Done by the United States in Congress assembled, witness his Excellency Elias Boudinot, our President, this 18th day of October, in the year of our Lord one thousand seven hundred and eighty-three, and of the sovereignty and independence of the United States of America the eighth.

Thomas Jefferson On The Just Nation

Portrait of Thomas Jefferson by Rembrandt Peal...

Thomas Jefferson

Quoting Thomas Jefferson:

We are firmly convinced, and we act on that conviction, that with nations as with individuals our interests soundly calculated will ever be found inseparable from our moral duties, and history bears witness to the fact that a just nation is trusted on its word when recourse is had to armaments and wars to bridle others. (Inaugural Addresses of the Presidents of the United States)

Congress And Our Money

The Black Hole of Government Theft Through Taxes

The Declaration of Independence, particularly the second sentence, provides us with a sweeping statement of individual human rights:

“We hold these truths to be self-evident, that all men are created equal, that they are endowed by their Creator with certain unalienable Rights, that among these are Life, Liberty and the pursuit of Happiness.”

The implication here is that God is the source of the rights of men and thus it is wrong to violate a human being’s self-ownership. This would include forcibly taking the fruits of one man’s labor to be used by another (which makes the first man a slave to the latter). Walter E. Williams explains further:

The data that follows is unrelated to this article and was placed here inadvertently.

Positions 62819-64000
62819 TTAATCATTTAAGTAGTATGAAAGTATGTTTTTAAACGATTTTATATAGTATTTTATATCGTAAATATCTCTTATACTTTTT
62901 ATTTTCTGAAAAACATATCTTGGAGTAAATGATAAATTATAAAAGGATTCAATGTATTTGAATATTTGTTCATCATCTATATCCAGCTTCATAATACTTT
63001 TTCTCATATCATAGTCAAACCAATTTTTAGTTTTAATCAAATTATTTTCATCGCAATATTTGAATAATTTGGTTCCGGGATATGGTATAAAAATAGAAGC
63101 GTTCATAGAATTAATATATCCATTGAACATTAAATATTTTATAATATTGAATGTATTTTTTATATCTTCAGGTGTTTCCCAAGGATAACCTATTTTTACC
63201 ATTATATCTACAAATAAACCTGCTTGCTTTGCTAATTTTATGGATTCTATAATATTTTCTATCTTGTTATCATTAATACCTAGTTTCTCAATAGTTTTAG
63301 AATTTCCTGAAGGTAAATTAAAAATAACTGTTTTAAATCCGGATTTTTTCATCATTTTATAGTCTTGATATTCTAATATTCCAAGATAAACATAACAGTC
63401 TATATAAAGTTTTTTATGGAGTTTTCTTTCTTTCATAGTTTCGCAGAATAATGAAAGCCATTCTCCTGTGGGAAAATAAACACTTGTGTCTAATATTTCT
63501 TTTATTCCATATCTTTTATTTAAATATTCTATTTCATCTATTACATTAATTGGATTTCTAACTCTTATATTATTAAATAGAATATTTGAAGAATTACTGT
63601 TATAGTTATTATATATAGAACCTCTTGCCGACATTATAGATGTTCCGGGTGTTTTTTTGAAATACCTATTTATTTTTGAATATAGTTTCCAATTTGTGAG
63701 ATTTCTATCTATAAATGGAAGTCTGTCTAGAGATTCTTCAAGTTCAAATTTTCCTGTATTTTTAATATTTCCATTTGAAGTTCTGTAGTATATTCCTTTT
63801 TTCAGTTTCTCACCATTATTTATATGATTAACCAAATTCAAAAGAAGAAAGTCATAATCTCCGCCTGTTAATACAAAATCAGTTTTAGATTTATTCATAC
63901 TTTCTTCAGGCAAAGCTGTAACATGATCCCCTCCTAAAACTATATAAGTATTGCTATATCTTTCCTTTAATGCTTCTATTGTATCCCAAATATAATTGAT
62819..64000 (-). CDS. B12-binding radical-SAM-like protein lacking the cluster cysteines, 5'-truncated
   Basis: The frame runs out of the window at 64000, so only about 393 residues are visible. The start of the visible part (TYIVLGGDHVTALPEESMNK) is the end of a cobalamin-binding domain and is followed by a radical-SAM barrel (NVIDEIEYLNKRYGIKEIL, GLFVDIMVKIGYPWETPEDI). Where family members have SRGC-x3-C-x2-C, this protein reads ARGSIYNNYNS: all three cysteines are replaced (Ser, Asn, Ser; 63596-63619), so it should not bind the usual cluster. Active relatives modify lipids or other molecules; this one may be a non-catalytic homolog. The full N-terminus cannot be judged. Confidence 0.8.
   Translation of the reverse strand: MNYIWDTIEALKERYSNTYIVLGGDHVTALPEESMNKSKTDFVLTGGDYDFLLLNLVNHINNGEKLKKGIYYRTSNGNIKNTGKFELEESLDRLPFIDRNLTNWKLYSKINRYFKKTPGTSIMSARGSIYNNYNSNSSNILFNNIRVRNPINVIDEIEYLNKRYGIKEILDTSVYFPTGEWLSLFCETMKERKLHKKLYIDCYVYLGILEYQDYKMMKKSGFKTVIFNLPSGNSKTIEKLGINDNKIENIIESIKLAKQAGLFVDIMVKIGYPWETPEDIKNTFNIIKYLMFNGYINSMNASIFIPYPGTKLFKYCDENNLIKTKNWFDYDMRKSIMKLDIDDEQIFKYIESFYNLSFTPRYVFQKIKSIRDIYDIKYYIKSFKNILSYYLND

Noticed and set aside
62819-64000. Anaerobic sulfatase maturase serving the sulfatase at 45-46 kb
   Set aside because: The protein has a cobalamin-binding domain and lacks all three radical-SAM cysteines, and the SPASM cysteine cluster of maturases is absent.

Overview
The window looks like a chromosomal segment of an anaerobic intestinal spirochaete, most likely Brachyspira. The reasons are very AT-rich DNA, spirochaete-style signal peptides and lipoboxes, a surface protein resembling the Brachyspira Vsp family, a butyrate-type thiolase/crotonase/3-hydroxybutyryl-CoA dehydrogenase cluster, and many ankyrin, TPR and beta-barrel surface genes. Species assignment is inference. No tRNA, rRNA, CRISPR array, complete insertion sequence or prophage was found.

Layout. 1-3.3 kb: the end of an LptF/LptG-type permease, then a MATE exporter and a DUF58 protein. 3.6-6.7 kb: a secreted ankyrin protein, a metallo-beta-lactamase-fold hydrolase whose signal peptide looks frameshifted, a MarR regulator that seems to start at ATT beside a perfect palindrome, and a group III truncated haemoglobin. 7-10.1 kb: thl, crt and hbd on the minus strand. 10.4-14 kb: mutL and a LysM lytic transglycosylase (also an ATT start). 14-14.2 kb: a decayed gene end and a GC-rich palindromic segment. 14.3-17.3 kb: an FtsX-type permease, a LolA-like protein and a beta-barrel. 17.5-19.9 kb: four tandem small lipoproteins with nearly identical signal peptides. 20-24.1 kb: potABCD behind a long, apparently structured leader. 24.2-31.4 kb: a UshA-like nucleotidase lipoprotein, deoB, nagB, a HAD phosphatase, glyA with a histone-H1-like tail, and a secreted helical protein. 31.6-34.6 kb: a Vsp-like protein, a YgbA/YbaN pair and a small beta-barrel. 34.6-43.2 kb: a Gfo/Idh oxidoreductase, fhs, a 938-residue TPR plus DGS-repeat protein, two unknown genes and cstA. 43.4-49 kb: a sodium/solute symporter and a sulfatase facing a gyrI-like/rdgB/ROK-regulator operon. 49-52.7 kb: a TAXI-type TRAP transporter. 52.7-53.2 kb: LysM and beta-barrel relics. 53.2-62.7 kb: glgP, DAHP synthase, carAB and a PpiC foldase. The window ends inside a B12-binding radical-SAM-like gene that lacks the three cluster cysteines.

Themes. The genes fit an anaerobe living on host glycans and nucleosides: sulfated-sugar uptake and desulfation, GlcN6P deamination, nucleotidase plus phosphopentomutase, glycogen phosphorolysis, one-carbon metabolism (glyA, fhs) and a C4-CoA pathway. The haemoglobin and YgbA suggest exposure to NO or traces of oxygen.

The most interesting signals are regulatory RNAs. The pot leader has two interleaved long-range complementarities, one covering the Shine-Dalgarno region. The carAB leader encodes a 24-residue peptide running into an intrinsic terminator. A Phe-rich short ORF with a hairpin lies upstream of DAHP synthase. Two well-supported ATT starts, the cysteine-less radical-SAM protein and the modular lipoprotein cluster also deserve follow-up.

Do farmers and businessmen have a right to congressional handouts? Does a person have a right to congressional handouts for housing, food and medical care?

First, let’s ask: Where does Congress get handout money? One thing for sure, it’s not from the Tooth Fairy or Santa Claus nor is it congressmen reaching into their own pockets. The only way for Congress to give one American one dollar is to first, through the tax code, take that dollar from some other American. It must forcibly use one American to serve another American. Forcibly using one person to serve another is one way to describe slavery. As such, it violates self-ownership. . . .

Some might argue that Congress forcing us to help one another and forcing us to take care of ourselves are good ideas. But my question to you is: When congressmen and presidents take their oaths of office, is that oath to uphold and defend good ideas or the U.S. Constitution?